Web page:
Lateral positioning of tamper 32 relative to main vehicle section 31 is provided by hydraulic cylinder 107 (FIGS. 2, 12 and 13); and springs 108 and 109 in sleeve 110 provide shock absorbing capability between tamper 32 and main vehicle section 31 during operation of the tamper.
As previously mentioned, actuation of turning rod 80 enables tamping shoe 94 to rotate horizontally relative to support sleeve 82a to allow alignment of tamping shoe 94 at various relative positions of main vehicle section 31 and tamper 32. It is to be understood that when rod 80 is used to rotate the sleeve 82 and thereby the elements 83, 86 and 87, which move together as though a unitary member, that this rotation is allowed because of the fact that support sleeve 82a is freely received on the support post 83. Consequently, the support sleeve 82a is freely moveable vertically along support post 83 and the post 83 is freely rotatable within the support sleeve 82a when the rod 80 is moved. This allows, of course, relative rotary motion between sleeve 82 and support sleeve 82a when rod 80 is moved.
The control system for the device is schematically shown in FIG. 22. The motor 39 powers hydraulic pump 111 through conventional valving, piping and controls to supply hydraulic power as needed to operate the hydraulic motors and cylinders as represented in FIG. 22.
Operation of the Device
The operation of the preferred embodiment described above will now be briefly referred to, although the operation is generally apparent from the above description.
The device is transported and/or driven to the vicinity of the trench 60 to be filled. The drag conveyor 34 is positioned on either side of trench 60 by virtue of the "flip-over" feature shown in FIGS. 3-6. A pile of earth 112 (FIGS. 18-21) is then moved into a trench 60 by operation of drag conveyor 34. The vehicle is moved along the trench by the drive train shown in FIG. 15, and when sufficient fill has been moved into the trench the tamper is started. It is clear from FIGS. 18-21 that the main vehicle section 31 can operate either beside the trench or straddling it.
As a result of the many positions available for the tamper and the conveyor relative to the main vehicle section, the device can fill and tamp from a multitude of positions and in many situations where prior art devices would be unusable.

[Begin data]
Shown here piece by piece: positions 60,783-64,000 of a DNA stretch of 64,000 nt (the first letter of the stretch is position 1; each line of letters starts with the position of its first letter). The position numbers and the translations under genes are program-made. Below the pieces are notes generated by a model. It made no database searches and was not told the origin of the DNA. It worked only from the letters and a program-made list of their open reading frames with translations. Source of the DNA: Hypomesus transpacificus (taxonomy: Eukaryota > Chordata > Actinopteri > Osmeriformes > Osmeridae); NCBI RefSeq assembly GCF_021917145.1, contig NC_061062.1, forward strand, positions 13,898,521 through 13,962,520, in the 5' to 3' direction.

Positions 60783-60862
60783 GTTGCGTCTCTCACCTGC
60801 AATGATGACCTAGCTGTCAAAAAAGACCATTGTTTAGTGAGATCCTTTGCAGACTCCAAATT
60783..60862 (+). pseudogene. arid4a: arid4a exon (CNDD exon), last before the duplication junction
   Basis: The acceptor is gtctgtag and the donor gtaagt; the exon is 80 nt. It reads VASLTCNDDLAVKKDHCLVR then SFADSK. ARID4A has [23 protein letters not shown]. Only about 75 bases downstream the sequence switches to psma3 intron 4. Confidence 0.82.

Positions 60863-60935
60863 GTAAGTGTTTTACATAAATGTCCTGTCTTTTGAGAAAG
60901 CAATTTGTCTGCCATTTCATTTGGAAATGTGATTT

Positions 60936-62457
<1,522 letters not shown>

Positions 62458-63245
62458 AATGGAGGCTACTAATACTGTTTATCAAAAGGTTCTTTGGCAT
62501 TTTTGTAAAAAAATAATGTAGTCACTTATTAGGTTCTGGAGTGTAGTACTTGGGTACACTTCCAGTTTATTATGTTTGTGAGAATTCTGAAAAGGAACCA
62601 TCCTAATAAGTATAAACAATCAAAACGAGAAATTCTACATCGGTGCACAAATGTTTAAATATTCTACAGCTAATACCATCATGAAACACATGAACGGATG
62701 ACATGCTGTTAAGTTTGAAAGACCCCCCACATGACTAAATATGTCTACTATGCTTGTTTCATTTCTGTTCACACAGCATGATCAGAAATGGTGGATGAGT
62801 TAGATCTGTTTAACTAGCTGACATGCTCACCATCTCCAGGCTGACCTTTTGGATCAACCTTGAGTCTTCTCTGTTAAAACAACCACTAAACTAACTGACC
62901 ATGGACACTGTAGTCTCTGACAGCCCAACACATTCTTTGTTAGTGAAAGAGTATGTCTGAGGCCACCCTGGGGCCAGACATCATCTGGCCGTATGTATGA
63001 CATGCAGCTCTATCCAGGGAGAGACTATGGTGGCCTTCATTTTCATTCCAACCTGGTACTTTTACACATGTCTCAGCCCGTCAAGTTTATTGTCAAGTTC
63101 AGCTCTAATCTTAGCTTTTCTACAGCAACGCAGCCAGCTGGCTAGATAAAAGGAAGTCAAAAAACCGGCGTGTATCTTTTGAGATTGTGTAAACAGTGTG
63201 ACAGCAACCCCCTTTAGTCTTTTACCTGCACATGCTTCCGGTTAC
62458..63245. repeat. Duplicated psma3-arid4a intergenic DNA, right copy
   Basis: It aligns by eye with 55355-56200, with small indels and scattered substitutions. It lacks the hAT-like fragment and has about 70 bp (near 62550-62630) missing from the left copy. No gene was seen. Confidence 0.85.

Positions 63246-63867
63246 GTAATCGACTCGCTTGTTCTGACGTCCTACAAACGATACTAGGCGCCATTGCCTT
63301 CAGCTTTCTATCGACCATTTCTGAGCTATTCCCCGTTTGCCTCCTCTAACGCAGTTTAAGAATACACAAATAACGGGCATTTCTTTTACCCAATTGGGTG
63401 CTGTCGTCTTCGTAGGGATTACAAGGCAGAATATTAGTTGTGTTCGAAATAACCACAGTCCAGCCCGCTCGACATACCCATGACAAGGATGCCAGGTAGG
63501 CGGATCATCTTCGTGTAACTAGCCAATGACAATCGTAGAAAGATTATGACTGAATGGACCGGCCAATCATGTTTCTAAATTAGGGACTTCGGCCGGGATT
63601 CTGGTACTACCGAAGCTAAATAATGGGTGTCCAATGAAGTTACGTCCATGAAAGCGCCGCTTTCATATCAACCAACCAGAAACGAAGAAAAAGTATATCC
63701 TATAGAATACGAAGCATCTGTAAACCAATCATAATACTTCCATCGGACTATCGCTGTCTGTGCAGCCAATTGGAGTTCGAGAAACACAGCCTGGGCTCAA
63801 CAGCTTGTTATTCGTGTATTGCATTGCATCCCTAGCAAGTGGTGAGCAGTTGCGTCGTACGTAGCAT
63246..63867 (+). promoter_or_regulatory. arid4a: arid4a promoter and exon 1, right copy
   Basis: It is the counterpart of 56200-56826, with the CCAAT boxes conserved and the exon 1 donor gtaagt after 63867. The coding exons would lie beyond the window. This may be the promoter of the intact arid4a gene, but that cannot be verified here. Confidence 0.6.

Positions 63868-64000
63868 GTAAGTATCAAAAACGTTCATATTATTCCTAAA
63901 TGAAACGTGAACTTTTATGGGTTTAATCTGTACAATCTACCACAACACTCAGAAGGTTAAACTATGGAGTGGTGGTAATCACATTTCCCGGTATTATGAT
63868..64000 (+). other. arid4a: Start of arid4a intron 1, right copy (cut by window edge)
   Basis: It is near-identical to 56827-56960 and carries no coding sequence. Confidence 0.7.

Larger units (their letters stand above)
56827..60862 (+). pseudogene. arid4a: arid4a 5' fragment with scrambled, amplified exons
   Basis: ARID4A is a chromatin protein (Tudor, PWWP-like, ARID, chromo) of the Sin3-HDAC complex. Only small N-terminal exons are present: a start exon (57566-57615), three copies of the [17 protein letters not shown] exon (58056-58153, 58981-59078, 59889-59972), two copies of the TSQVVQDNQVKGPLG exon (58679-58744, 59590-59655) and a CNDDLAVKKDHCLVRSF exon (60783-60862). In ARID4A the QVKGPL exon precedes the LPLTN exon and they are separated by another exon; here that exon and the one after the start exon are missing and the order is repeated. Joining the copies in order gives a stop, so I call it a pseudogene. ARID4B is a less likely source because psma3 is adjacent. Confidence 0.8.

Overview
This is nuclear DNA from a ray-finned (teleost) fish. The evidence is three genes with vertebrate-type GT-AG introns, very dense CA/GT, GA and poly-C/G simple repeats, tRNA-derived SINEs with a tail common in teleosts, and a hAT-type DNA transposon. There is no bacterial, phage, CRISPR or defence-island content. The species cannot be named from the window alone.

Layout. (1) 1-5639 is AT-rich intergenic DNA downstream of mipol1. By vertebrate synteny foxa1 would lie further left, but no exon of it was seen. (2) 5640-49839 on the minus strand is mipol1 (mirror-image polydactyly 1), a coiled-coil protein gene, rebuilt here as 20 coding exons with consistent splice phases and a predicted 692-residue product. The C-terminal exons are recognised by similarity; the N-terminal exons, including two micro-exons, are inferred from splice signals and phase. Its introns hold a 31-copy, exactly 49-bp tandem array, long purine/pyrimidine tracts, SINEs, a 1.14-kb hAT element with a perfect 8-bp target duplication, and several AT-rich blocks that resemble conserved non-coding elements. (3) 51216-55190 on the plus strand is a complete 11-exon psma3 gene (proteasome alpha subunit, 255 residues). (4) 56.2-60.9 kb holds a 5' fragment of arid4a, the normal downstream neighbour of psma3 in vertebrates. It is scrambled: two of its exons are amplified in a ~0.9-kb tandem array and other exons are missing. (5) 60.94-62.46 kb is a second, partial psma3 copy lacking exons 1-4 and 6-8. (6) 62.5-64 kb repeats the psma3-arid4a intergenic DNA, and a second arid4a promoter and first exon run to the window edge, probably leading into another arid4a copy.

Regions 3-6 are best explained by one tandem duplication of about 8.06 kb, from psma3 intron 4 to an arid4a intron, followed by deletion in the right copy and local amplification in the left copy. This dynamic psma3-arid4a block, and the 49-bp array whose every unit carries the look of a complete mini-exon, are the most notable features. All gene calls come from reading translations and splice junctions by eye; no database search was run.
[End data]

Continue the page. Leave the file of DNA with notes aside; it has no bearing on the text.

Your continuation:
The main vehicle section is not subjected to jarring to the extent prior art devices are due to the resilient connection between plunger 90 and shaft 93, and the connection illustrated in FIG. 13.
The operator can tip the conveyor 34 by manipulation of the tip control valve depicted in FIG. 22. The conveyor can be raised or lowered by a similarly positioned valve. Also, the tamper can be moved up and down as well as in and out by appropriate manipulation of control valves. Likewise, the tamper can be tilted relative to the main vehicle by operation of the appropriate control valve.
In FIG. 7, the rear end or heel of the tamping shoe 94 would hit the ground and cause the tamping unit 32 to move up in the air. Once the tamp starts down, the heel would be in a raised position and the front end or toe of the shoe 94, on the forward upturned portion, would compact the loose dirt ahead of it. Immediately thereafter, the heel would hit and additionally compact what the toe has already partially compacted. This same operation occurs over and over in the present invention so that it actually appears to walk right up the ditch, hitting first the toe and then the heel in very rapid succession. During this operation, the support post 83 is constantly reciprocating within the sleeves 82 and 82a.